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Hogue v. Arkansas Department of Human Services

Court of Appeals of Arkansas, Division I

December 12, 2018



          Tina Bowers Lee, Arkansas Public Defender Commission, for appellant.

          One brief only.


         The Johnson County Circuit Court terminated the parental rights of appellant Breonna Hogue to her three children, I.H. (DOB 12-17-15), S.H. (DOB 11-13-14), and J.H. (DOB 08-22-13).[1] Hogue's counsel has filed a motion to withdraw and a no-merit brief pursuant to Linker-Flores v. Arkansas Department of Human Services[2] and Arkansas Supreme Court Rule 6-9(i), [3] contending that there are no meritorious grounds to support an appeal. The clerk of our court mailed a certified copy of counsel's motion and brief to appellant, informing her of her rights to file pro se points for reversal. Appellant has not filed any pro se points for reversal. We affirm the termination and grant counsel's motion to withdraw.[4]

         Arkansas Supreme Court Rule 6-9(i)(1) allows counsel for an appellant in a termination-of-parental-rights case to file a no-merit petition and motion to withdraw if, after studying the record and researching the law, counsel determines that the appellant has no meritorious basis for an appeal. The petition must include an argument section that lists all adverse rulings to the appellant made by the circuit court on all objections, motions, and requests made by the party at the hearing from which the appeal arose and explain why each adverse ruling is not a meritorious ground for reversal.[5] The abstract and addendum shall contain all rulings adverse to the appellant made by the circuit court at the hearing from which the order on appeal arose.[6]

         This case began after the Arkansas Department of Human Services (DHS) was contacted following a call to the Child Abuse Hotline concerning I.H. DHS exercised a seventy-two- hour hold on the children on May 6, 2016, and filed a petition for emergency custody and dependency-neglect on May 9, 2016. The court entered an ex parte order for emergency custody the same day. In the adjudication order filed on August 11, 2016, the court found that I.H. was dependent-neglected due to abuse and that S.H. and J.H. were dependent-neglected due to the abuse of a sibling. The court set the goal of the case as reunification and ordered DHS to provide certain services.

         DHS filed a petition for termination of parental rights on November 7, 2017, alleging two grounds for termination: (1) failure-to-remedy ground and (2) subsequent-issues ground. The termination hearing took place on December 12, 2017. The trial court granted DHS's petition to terminate appellant's parental rights and filed an order on December 19, 2017. It stated in pertinent part:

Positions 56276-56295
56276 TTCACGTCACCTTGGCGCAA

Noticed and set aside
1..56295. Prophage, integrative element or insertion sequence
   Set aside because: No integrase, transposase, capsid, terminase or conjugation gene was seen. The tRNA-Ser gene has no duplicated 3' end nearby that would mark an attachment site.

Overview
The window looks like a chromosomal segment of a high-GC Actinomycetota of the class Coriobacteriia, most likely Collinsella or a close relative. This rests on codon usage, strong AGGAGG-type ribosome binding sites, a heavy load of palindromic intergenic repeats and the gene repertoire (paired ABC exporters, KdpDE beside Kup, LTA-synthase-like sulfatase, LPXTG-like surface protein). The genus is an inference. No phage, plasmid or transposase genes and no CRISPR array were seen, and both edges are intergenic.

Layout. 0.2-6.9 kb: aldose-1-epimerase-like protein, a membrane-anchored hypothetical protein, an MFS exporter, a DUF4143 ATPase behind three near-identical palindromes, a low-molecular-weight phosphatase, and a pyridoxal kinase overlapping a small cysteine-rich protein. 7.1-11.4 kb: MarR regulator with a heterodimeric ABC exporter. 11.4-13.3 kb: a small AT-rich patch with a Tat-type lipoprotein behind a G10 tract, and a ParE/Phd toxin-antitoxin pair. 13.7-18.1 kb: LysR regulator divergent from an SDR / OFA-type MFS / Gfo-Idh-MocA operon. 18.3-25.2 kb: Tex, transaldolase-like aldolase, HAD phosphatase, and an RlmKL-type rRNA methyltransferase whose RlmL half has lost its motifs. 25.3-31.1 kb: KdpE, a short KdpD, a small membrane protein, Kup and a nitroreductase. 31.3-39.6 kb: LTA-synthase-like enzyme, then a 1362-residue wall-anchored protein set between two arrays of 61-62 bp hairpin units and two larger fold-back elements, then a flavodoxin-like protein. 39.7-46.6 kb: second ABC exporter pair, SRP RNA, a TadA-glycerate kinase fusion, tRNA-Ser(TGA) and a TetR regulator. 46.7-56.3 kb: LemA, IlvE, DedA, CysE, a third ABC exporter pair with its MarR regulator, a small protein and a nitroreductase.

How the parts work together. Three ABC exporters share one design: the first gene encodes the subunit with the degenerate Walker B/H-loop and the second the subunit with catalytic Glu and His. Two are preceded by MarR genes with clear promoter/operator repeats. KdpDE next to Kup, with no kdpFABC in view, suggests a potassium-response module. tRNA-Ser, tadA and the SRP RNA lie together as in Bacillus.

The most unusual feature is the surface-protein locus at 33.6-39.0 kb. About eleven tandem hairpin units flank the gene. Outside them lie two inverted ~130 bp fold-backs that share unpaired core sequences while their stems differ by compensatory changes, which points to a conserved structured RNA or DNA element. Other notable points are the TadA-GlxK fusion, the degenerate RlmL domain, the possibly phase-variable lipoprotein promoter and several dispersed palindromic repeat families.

The juveniles were adjudicated dependent-neglect[ed] on July 5, 2016 due to physical abuse by the mother and putative father towards [I.H.] and abuse to a sibling as to [S.H. and J.H.]. The juveniles have continued out of the custody of the mother for twelve (12) months and despite a meaningful effort by the department to rehabilitate the parent and correct the conditions which caused removal, those conditions have not been remedied by the mother. A.C.A. § 9-27-341 (b)(3)(B)(i)(a)[.] The juvenile, [I.H.], had several broken bones and the Court sees a correlation between the mother's mental health and violent outburst and the injuries sustained by [I.H.].
. . . .
That, subsequent to the filing of the original petition for dependency-neglect other factors or issues arose which demonstrate that return of the juveniles to the custody of the mother is contrary to the juveniles' health, safety or welfare and that despite the offer of appropriate family services, the mother has manifested the incapacity or indifference to remedy the subsequent issues or factors or rehabilitate the parent's circumstances which prevent return of the juvenile[s] to the custody of the parent. A.C.A. § 9-27-341(b)(3)(B)(vii)(a). The mother currently resides in a homeless shelter after surrendering a good home. The mother has had inconsistent employment throughout the case. The mother is prone to violent outbursts and has been arrested twice for disorderly conduct since the permanency planning hearing. The mother's mental health is not stable at this time. The mother has an ongoing, violent relationship with Felix Herrera and his family.

         The court found that termination was in the children's best interests because the children were adoptable, and they faced potential harm if returned to appellant's custody. Appellant filed a timely notice of appeal. This appeal followed.

         Our standard of review in termination-of-parental-rights cases is well settled; we review these cases de novo.[7] We will not reverse the trial court's rulings unless its findings are clearly erroneous.[8] In determining whether a finding is clearly erroneous, we give due deference to the opportunity of the trial court to judge the credibility of witnesses.[9] In order to terminate parental rights, a trial court must find by clear and convincing evidence that at least one statutory ground for termination exists and that termination is in the child's best interest.[10] Clear and convincing evidence is that degree of proof that will produce in the fact-finder a firm conviction as to the allegation sought to be established.[11]

         The termination of parental rights is an extreme remedy and in derogation of the natural rights of parents.[12] As a result, there is a heavy burden placed on the party seeking to terminate the relationship.[13] However, parental rights will not be enforced ...

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